Saturday, January 29, 2011

Style Guidepost

Standing in a store like Xtabay, heaped with choices from elegant alligator bags and shapely 1940s suits to chic 1980s blouses and frilly 1950s prom gowns, it's easy to feel overwhelmed. What is your style? What really suits your personality? Will you end up buying something you truly love--on your best friend? If you have a few minutes and a pen and paper, we might be able to help.

What you need is a style guidepost, a few words to summarize your style and point you to items that dovetail with your style and personality. Here is how you do it:

First, make a list of adjectives that appeal to you. Go wild and include anything vaguely interesting. To get started, you might consider: glamorous, folksy, gothic, 18th century, saucy, sensual, elegant, composed, baroque, passionate, rock 'n roll, crazy, vibrant, bohemian, film noir, and serene. Think about geography for adjectives, too: French, British, Chinese, Mexican, Moon (why not?), Russian, Rio, Transylvanian, seaside, and Hollywood. Think of more. What interests you? Where do you dream of vacationing? If you could live in any time, any culture, when or where would it be? What do you enjoy reading about?

Now come up with a list of nouns. Femme fatale, gypsy, seductress, librarian, sailor, loner, Grace Kelly, waif, Amazon, rock star, astronaut, princess, warrior, heroine--these will get you started. Keep going. List al least a dozen nouns.

Finally, combine the adjectives with the nouns and see what you come up with. I bet you'll find something that will inspire your style. Rock n' roll librarian, folksy Grace Kelly, Hollywood librarian, Bohemian femme fatale, outer space seductress, film noir gypsy. Mix it up. The possibilities stretch as far as your imagination.

Eventually you'll end up with a combination, or even a few, that intrigue you. Don't forget them--they may be the nut of your style.

~ Angie

Sunday, January 23, 2011

Dressing Carrie Brownstein


It's not everyday that I get to dress someone famous. Let alone a famous person going to a red carpet premiere in New York City. So you can imagine I was pretty psyched when Portlandia star Carrie Brownstein came into Xtabay looking for something to wear to the New York premiere of her new show.  At first I was a little intimated but after hearing that this was her favorite vintage shop in Portland, my confidence started to come back. I tried to get an idea of what she wanted. Carrie is kind of a tomboy and was wearing black jeans, black hoody and kind of a plaid flannel-ish shirt. She looked very Portland- minus an awkwardly silk screened bird on her hoody. We decided to glam up her look a little bit, not over the top but just classic, timeless movie star kind of glam.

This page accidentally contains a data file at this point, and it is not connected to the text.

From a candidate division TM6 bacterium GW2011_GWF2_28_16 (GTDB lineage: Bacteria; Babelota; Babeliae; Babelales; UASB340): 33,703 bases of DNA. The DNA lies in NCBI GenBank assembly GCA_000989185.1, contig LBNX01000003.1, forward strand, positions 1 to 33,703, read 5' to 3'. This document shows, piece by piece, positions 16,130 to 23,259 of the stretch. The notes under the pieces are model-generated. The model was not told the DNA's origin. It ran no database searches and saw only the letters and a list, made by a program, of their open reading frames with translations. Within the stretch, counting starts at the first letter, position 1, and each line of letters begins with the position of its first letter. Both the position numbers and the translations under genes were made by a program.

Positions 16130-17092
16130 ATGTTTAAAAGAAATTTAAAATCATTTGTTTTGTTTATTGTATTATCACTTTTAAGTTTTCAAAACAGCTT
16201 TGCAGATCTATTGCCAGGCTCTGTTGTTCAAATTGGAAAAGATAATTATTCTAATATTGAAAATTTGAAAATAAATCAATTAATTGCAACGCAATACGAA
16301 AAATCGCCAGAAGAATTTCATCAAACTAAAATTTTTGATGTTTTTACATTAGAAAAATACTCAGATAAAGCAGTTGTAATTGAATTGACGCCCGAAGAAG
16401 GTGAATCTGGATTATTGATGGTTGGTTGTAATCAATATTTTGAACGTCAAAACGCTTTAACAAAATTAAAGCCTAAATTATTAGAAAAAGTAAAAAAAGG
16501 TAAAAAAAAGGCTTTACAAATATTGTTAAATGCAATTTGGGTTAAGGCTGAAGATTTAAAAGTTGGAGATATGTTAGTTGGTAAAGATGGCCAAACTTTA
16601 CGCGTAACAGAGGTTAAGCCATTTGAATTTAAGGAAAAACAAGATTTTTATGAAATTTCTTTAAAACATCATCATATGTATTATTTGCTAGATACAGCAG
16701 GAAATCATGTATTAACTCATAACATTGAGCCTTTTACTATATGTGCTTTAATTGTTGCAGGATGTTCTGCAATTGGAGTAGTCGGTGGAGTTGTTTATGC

Carrie is tiny. A perfect size 2. Aren't famous people always tiny? What's up with that? Anyway....
I put her in a fabulous 1950's black silk crepe cocktail dress with deep v-neck and back. Then we searched for shoes.....luckily we just happened to have the perfect size 7 black 70's italian heels with metallic red and gold ankle straps . I didn't want to complicate the neckline of the dress so I opted that she wear just a bracelet and earrings.  I grabbed a chunky 50's Laguna crystal bracelet and v shaped gold tone rhinestone earrings. Ta-da! She looked like a million bucks. Thanks Carrie for choosing Xtabay as your personal stylist for the day---fortunately for me her regular stylist was hungover:)

Tuesday, January 18, 2011

Sunday, January 9, 2011

New Year's Resolution: A Wardrobe for Life

A few months ago, Cathy Horyn wrote in The New York Times about going around with Nan Kempner to the fashion shows. (For those of you who don't know, Nan Kempner was a whippet-thin socialite with a world-class couture wardrobe and a great sense of humor.) In Horyn's article, she said spending time with Kempner made her realize Kempner didn't shop like a lot of us do, grabbing something cute and tossing it in the basket. When she shopped, she was adding to a lifetime wardrobe.

Nan's closet, a small portion of the jacket section.